As I pondered these things and weighed their costs against my limited resources of time and money, I wondered how I might get my work in front of peoples eye’s without a gallery, group show or retail outlet.  Challenge:  How to get my work to a place where they would see it all the time?   Where they might also have a chance for a contemplative experience?  I couldn’t afford printing, framing and shipping complimentary full size 16 x 20 images to their home. Plus, giving it away sets a very bad precedent.  I need to at least cover the costs of that printing/framing/packing/shipping exercise.  How to get my work tangibly present in their homes and offices?  Though I love the digital world for its reach – its getting too noisy out here and there’s too many distractions.  Attention to one’s work on a website and blog  is fleeting.   The tangible, physical artifact seemed the strongest way in.   So, I  determined to design and print my own calendar of images.   This way each month there would be a fresh image and opportunity for a contemplative encounter for the onlooker.  Publish a limited edition of these calendars and give them to family, friends and prospective clients as a loss leader, if you will. An audience that includes potential buyers of future calendars, as well as organizations  that might commission the design of special interest calendars, and outlets where I might place my own calendars for sale.

ECONOMIC LIMITATIONS = LIBERATION + EXPANSION OF ARTISTRY & BUSINESS MODEL

This calendar becomes a liberation and expansion of my artist’s role:  I have curated my own exhibit for each calendar recipient.  This also sets the stage for the next phase of creating a way for these and other of my images to be purchased online.   I also hope to design each year a new calendar which can be ordered on line as well.  A survey will be sent soon to all who received those calendars to get a sense of how to think about next year’s design and how to price it.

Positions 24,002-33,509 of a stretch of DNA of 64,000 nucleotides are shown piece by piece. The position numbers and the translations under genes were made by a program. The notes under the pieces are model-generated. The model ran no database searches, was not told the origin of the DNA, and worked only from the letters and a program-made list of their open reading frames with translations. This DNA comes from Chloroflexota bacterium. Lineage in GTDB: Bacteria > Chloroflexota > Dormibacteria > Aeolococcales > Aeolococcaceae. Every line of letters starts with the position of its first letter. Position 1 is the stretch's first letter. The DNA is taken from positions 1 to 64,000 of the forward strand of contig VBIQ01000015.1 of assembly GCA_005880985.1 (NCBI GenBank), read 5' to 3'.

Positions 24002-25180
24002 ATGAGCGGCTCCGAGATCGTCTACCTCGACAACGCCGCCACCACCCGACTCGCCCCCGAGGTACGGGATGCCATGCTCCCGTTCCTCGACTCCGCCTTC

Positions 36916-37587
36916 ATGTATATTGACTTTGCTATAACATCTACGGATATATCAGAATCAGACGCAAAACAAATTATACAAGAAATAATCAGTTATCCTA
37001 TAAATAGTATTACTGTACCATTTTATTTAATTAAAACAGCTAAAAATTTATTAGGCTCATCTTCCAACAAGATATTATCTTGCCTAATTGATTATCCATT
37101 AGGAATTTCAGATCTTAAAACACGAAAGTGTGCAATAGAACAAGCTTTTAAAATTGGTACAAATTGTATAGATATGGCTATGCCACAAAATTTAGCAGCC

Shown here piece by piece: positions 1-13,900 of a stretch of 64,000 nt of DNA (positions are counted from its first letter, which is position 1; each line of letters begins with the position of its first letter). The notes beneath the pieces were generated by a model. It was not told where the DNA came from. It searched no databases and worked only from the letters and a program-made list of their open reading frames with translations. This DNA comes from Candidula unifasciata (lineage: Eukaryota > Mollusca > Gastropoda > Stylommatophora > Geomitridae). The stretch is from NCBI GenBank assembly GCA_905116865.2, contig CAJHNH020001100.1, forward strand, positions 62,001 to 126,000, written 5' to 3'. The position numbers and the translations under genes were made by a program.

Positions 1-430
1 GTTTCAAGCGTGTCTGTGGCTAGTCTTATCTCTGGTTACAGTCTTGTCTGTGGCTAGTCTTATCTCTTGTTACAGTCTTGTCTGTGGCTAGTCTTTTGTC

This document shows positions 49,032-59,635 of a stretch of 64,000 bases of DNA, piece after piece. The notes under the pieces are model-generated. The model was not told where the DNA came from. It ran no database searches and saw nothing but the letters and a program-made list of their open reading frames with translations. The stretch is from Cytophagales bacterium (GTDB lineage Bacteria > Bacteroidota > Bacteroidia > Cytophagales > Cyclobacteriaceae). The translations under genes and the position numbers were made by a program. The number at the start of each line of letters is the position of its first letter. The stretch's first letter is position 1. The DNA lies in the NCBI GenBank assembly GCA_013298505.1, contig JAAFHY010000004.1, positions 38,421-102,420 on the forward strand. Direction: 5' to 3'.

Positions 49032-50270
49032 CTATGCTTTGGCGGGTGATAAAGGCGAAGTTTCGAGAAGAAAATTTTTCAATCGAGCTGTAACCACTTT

Along the way though, another idea came to mind, springing from my love of poetry and poetic prose.  Though not a novel practice – many other calendars have been printed pairing evocative imagery and  writing – I welcomed the additional exploration and discovery to pair my images with text that in some way created a rich dialogue of deepening discovery between word and image.  While I made every effort to look for writers’ whose work was in the public domain, occasionally a contemporary writer’s work was so perfectly aligned with my own spiritual stance that I could not look any further.  This is a challenge and an opportunity for future calendars.

I’m a little late in this first explanatory post of the what and why of the calendar and hopes for future calendars.  The next two posts will serve as catch-ups for the January and February images and text.  At the beginning of each subsequent month I’ll post another image and the literary work that appealed to me.